Quiz about An Animal Miscellany
Quiz about An Animal Miscellany

An Animal Miscellany Trivia Quiz


This adopted quiz, originally created by Aerowynne, has been turned into a photo quiz. It covers a mixture of animals from around the world.
This is a renovated/adopted version of an old quiz by author Aerowynne

A photo quiz by rossian. Estimated time: 3 mins.
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Author
rossian
Time
3 mins
Type
Photo Quiz
Quiz #
36,020
Updated
Dec 02 22
# Qns
10
Difficulty
Average
Avg Score
7 / 10
Plays
804
Awards
Top 35% Quiz
Last 3 plays: TRL52 (3/10), Guest 175 (5/10), Guest 216 (5/10).
photo quiz
1. What type of whale can dive more than 2,000 feet (600 metres) deep? Hint

Blue whale
Sperm whale
Humpback whale
Killer whale

2. Which of these bees cannot survive stinging a human?

Honey bee
Bumblebee

photo quiz
photo quiz
3. Only two species of deer are native to the UK. The red deer is one - which is the other? Hint

Sika
Fallow deer
Roe deer
Muntjac deer

4. Which famous scientist's final published work in 1881 was on the role played by earthworms in enriching the soil? Hint

Isaac Newton
Charles Darwin
Michael Faraday
Louis Pasteur

photo quiz
photo quiz
5. A short lived fad as a pet, the pig depicted in the photo is native to which Asian country? Hint

China
Vietnam
Indonesia
Thailand

6. This magnificently coloured bird gives its name to the currency of one of the countries in which it is found and is also that country's national bird. Which of these exotic birds is it? Hint

Toucan
Lorikeet
Macaw
Quetzal

photo quiz
photo quiz
7. The world's largest butterfly was named for which queen? Hint

Alexandra
Elizabeth
Victoria
Anne

8. This iconic Australian animal, at home in the water and which looks like three different animals stuck together, can be seen in the wild, but in which of these Australian states will this not be possible? Hint

Queensland
Western Australia
Tasmania
Victoria

photo quiz
photo quiz
9. A member of the rodent family formerly used for fur, and a popular pet, the animal pictured is which of these? Hint

Chinchilla
Gerbil
Hamster
Rat

10. The ant species known as the diving ant is native to which Asian island? Hint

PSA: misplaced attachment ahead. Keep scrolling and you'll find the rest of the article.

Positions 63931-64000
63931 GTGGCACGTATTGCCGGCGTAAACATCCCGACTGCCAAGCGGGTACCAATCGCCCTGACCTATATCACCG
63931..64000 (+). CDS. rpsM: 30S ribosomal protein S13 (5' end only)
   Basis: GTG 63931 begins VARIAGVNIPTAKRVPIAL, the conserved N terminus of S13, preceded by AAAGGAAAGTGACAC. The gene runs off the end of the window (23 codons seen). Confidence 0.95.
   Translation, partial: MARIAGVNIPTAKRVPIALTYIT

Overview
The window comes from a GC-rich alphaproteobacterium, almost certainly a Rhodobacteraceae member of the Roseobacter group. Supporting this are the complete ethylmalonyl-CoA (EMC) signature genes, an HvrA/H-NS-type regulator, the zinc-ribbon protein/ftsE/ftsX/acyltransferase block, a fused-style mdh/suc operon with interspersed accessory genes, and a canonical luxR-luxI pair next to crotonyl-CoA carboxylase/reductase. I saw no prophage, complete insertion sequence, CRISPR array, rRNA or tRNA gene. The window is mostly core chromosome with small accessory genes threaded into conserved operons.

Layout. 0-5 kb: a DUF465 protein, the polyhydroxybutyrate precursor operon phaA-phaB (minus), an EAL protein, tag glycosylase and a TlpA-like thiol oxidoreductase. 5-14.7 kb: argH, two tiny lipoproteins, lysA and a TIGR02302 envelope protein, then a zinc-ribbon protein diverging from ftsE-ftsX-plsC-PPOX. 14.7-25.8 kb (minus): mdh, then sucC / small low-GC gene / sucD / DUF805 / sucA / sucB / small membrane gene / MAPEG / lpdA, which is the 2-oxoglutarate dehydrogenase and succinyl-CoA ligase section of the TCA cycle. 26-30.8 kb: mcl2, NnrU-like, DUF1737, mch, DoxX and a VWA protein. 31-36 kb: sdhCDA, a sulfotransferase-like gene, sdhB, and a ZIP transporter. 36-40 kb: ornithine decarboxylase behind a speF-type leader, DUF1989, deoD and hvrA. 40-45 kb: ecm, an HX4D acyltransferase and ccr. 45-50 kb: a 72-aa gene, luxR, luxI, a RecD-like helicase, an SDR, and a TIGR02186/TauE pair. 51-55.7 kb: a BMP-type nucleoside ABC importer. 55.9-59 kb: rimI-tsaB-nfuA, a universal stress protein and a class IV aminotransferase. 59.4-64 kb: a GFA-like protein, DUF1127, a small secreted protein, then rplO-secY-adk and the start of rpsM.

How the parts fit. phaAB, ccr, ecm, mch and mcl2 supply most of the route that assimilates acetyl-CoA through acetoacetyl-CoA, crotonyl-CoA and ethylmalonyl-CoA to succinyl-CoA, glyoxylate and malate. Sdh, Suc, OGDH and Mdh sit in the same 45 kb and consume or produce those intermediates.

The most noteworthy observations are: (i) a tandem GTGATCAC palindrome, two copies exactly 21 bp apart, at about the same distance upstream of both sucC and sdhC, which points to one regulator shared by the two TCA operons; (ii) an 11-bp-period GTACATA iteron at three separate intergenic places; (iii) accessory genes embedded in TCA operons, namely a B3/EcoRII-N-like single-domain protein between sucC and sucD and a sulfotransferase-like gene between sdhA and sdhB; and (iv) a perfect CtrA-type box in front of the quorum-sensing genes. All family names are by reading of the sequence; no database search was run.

Borneo
Fiji
Madagascar
Sri Lanka

photo quiz

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Quiz Answer Key and Fun Facts
1. What type of whale can dive more than 2,000 feet (600 metres) deep?

Answer: Sperm whale

Sperm whales have been recorded at depths of over 4,000 feet (1,200 metres), but their more common range is between 2,000 and 3,200 feet (600 - 1,000 metres). They can sustain this depth for around 45 minutes. They are the largest of the toothed whales and their huge heads comprise around a third of their body length. Among their favourite foods are squid, sharks and any other deep water fish.
2. Which of these bees cannot survive stinging a human?

Answer: Honey bee

It's the honeybee which dies if it stings a human. Its sting has barbs which make it difficult to pull away from the victim it has stung. It can survive stinging some creatures but any animal with a thick skin, like mammals, will mean that the sting cannot be withdrawn from the victim and flying away causes fatal injury to the bee.

Honey bees are essential to pollination, and the honey they produce has been used as a source of food for thousands of years. Honey is mentioned several times in the Bible.

The photo shows a collection of hives used by beekeepers to collect surplus honey for sale from the bees who live in the hives.
3. Only two species of deer are native to the UK. The red deer is one - which is the other?

Answer: Roe deer

Although all these deer can be seen in the wild in the UK, the roe and red are the only two species which are indigenous. The fallow deer has been around for a long time, though, and is believed to have been brought to the British Isles by the Normans in the eleventh century. The Sika and Muntjac, along with the Chinese water deer, date from the late nineteenth century or thereabouts.

The roe deer is classed as medium sized with the male known as a buck, the female a doe and the young as kids, not fawns. Only males have antlers, which are three pointed - the antlers can be covered in nodes called 'pearls'. In summer the coat has a reddish hue with a more subdued greyish brown in the winter.
4. Which famous scientist's final published work in 1881 was on the role played by earthworms in enriching the soil?

Answer: Charles Darwin

Darwin seemed fond of long titles as the book is called 'The Formation of Vegetable Mould Through the Action of Worms, with Observations on their Habits', apparently just referred to as 'Worms' which is less informative but snappier.

Darwin found a way of studying how worms can literally move the earth by creating a 'worm stone' and watching it slowly submerge into the ground as the worms went about their business. Gardeners have always considered worms to be their best friend as they aerate the soil and create natural fertilisers. His book was a best seller, confounding those who laughed at the idea of studying such lowly creatures.